Hypertension and diabetes are prevalent conditions. Population studies suggest that blood pressure in excess of 140/90 mmHg is found in nearly 30% of adults while type 2 diabetes occurs in 3-4%. However, both conditions are strongly age-dependent, and exhibit large geographical variations. Non-european populations typically have much higher prevalence rates. Worldwide, there has been a dramatic increase in the occurrence of type 2 diabetes. It has long been known that these conditions tend to occur together in the same patients; approximately 2/3 of diabetics will have hypertension while hypertensive subjects have a substantially increased risk of diabetes. Both conditions are, in turn, associated with other metabolic abnormalities including dyslipidaemia (raised plasma triglyceride and low high density lipoprotein concentrations)and central or abdominal obesity. This cluster of conditions which is known as the metabolic syndrome is associated with a substantially increased risk of cardiovascular disease.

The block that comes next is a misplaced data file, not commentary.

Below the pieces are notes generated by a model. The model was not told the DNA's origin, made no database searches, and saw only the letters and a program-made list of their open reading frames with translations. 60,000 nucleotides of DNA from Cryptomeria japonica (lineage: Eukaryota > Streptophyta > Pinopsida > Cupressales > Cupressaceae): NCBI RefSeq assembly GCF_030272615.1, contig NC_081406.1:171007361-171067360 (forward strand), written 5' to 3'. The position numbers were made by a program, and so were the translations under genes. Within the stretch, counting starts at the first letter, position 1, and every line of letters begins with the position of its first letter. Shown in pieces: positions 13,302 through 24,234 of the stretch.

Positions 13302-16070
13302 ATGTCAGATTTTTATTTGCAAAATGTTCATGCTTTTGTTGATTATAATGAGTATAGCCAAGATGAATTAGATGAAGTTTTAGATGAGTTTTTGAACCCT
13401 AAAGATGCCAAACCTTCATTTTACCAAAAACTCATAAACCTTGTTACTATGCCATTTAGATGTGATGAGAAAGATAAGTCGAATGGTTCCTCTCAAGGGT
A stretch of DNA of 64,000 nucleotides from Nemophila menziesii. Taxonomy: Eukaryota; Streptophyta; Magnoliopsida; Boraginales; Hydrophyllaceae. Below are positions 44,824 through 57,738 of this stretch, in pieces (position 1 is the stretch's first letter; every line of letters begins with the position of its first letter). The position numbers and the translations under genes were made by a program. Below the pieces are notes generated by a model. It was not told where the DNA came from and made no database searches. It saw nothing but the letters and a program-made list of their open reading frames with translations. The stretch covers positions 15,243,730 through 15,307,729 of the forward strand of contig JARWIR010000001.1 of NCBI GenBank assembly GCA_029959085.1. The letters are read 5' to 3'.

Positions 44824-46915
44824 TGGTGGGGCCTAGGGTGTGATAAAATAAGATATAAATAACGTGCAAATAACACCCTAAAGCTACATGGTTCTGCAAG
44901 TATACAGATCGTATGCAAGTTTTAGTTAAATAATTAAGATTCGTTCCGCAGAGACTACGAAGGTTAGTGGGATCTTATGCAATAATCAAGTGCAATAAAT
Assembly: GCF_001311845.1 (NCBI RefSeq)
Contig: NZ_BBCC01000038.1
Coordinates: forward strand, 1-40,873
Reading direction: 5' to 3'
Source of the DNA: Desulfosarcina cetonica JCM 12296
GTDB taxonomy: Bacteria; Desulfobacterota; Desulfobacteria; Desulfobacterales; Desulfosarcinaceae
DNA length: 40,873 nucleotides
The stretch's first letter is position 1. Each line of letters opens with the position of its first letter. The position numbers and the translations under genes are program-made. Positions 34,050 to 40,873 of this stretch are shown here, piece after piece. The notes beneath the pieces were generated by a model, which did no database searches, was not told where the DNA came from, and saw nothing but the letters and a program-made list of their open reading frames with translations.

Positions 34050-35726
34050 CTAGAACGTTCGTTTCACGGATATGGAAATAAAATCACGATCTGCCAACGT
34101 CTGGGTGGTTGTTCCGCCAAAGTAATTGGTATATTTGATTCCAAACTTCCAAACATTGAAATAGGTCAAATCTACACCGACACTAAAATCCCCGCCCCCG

The aetiological mechanisms underlying the development of hypertension and diabetes and the reasons for their clustering are still not understood. Resistance to the metabolic actions of insulin and consequent hyperinsulinaemia seem to play a central role as all the conditions comprising the metabolic syndrome are strongly associated with insulin resistance. In prospective studies insulin resistance predicts many of the components of the syndrome. Although there is agreement that obesity coupled with a sedentary lifestyle is an important preventable cause, the other factors involved in the pathogenesis of the metabolic syndrome or its components are still a subject of debate. While genetic factors are likely to be involved, progress in identifying these has been slow. The demonstration that type 2 diabetes, hypertension and some other features of the metabolic syndrome are related to low birthweight has raised the possibility that the conditions may arise as a result of altered intrauterine development. Current thinking suggests that a complex interaction between hereditary factors, developmental processes and adult lifestyle will explain the aetiology of these conditions.
03 - 05 Nov 2003
Society for Endocrinology